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Defiant car magnate Ghosn hits back against Japanese 'plot'

BEIRUT (AFP) -- Fugitive auto tycoon Carlos Ghosn on Wednesday accused Nissan and Japanese prosecutors of plotting against him as he staged an impassioned defence at his first public appearance since fleeing the country.

In a combative news conference in Beirut, the former Renault-Nissan boss -- one of the world's most high-profile corporate executives -- slammed the financial misconduct charges he faced in Japan as "baseless".

Late on Wednesday, a Lebanese prosecutor summoned Ghosn for questioning on Thursday, principally on the basis of an Interpol "red notice".

Ghosn would also be asked to respond to a report submitted by Lebanese lawyers detailing his travel to neighbouring Israel as head of Renault-Nissan, the National News Agency said. Lebanon is still technically at war with Israel.

"The collusion between Nissan and prosecutors is everywhere," Ghosn told a large crowd of journalists at an appearance that lasted more than two hours during which he fielded questions in English, French, Arabic and Portuguese.

Carlos Ghosn (AP-Yonhap)
Carlos Ghosn (AP-Yonhap)

"There was no way I was going to be treated fairly ... this was not about justice. I felt I was a hostage of the country that I have served for 17 years," he said.

Ghosn accused prosecutors and Nissan, one of Japan's biggest carmakers, of "systematic leaking of false information" and "intentional withholding" of important facts related to the case.

That meant he was "presumed guilty before the eyes of the world and subject to a system whose only objective is to coerce confessions, secure guilty pleas," he added.

'Totally unacceptable'

Japanese prosecutors quickly hit back, slamming Ghosn's claims as "categorically false".

"Ghosn's allegations completely ignore his own conduct, and his one-sided criticism of the Japanese justice system is totally unacceptable," the Tokyo prosecutor's office said in a statement.

The car magnate -- for years venerated in Japan for turning around once-ailing Nissan -- fled while awaiting trial on charges including allegedly under-reporting his compensation to the tune of $85 million.

Ghosn said he had "no choice" but to jump bail, adding he was told by his lawyers he would have to wait five years for a verdict.

He said he had been "ripped" from friends and family when detained.

In a comment that risked causing further upset in Japan, he suggested his arrest had been as unexpected as the Japanese bombing of Pearl Harbour in 1941.

"I didn't suspect anything ... Did you see Pearl Harbour happening?"

Japanese outrage

The 65-year-old businessman's shock arrival in his native Lebanon last month was the latest twist in a story worthy of a Hollywood plot.

Ghosn's bail jump prompted outrage from the Japanese government, which has called his escape "unjustifiable", as well as from Nissan which labelled the getaway "extremely regrettable".

Many were hoping Ghosn would disclose details of his audacious flight from Japan to Beirut via Istanbul.

But Ghosn told reporters he was "not here to talk" about how he fled Japan.

According to Japanese media, Ghosn slipped out of his house in Tokyo, boarded a bullet train to Osaka and then a private jet to Istanbul, evading customs by hiding in a box, before reaching Beirut on December 30.

Giving credence to that dramatic account, police in Istanbul released a photograph on Wednesday of a box in which Ghosn allegedly concealed himself.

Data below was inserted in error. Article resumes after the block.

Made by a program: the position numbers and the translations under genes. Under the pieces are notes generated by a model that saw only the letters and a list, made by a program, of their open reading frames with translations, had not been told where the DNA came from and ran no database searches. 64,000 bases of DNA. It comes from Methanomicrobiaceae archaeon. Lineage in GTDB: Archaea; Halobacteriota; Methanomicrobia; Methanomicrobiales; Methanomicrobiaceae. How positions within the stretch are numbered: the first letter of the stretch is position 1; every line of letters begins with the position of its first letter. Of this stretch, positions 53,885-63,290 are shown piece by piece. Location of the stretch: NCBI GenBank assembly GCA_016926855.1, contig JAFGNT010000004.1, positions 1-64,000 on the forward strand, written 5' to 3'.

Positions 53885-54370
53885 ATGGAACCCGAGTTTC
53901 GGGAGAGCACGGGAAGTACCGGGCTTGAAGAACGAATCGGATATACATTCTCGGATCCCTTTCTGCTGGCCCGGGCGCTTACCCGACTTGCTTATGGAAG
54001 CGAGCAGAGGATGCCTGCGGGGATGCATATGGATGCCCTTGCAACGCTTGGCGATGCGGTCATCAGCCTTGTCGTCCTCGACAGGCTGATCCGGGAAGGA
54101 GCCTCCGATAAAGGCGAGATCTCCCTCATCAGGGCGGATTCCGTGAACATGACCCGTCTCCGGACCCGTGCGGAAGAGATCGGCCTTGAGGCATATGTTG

Ghosn argues the charges against him stem from a "coup" inside Nissan by disgruntled executives and Japanese officials who feared his plans to more closely integrate the car giant with its alliance partner, French firm Renault.

Asked how high the alleged conspiracy went, Ghosn said he did not believe Japanese Prime Minister Shinzo Abe was involved.

Nissan has continued to insist it has "incontrovertible evidence of various acts of misconduct by Ghosn".

But the fallen tycoon sought to portray himself as an innocent victim of an ungrateful company that he helped to prosper.

He said that Nissan's stock market value had fallen by $40 million a day since his arrest, while that of Renault had slumped by 20 million euros daily.

In one declaration that raised eyebrows, he denied having quit as chief executive of Renault, contradicting an announcement that came from France's economy minister in January 2019.

"They said that I resigned from Renault. It's wrong," Ghosn said.

'Profound hopelessness'

Ghosn's high-profile arrest and his long detention -- 130 days in total -- under severe conditions were widely considered draconian compared with the West.

He said he was held in solitary confinement in a "tiny cell" that was "light day and night".

"The feeling of hopelessness was profound," he said, denouncing a Japanese justice system that he said "was designed to break my spirit".

In contrast, "Lebanese authorities never lost their faith. For a small country they have a big soul," he said.

Japanese prosecutors are also seeking to arrest Ghosn's wife Carole, alleging she "made false statements" during April testimony to the Tokyo district court.

As Japan grapples with the fallout from the embarrassing security lapse, prosecutors on Wednesday attempted to raid the offices of one of Ghosn's lawyers, Junichiro Hironaka, to seize computers.

However, the lawyers refused them access, citing "attorney-client confidentiality".

Lebanon, which has no extradition agreement with Japan, has said Ghosn entered the country legally in possession of a French passport and a Lebanese identification card.

The tycoon holds Brazilian, French and Lebanese nationalities. (AFP)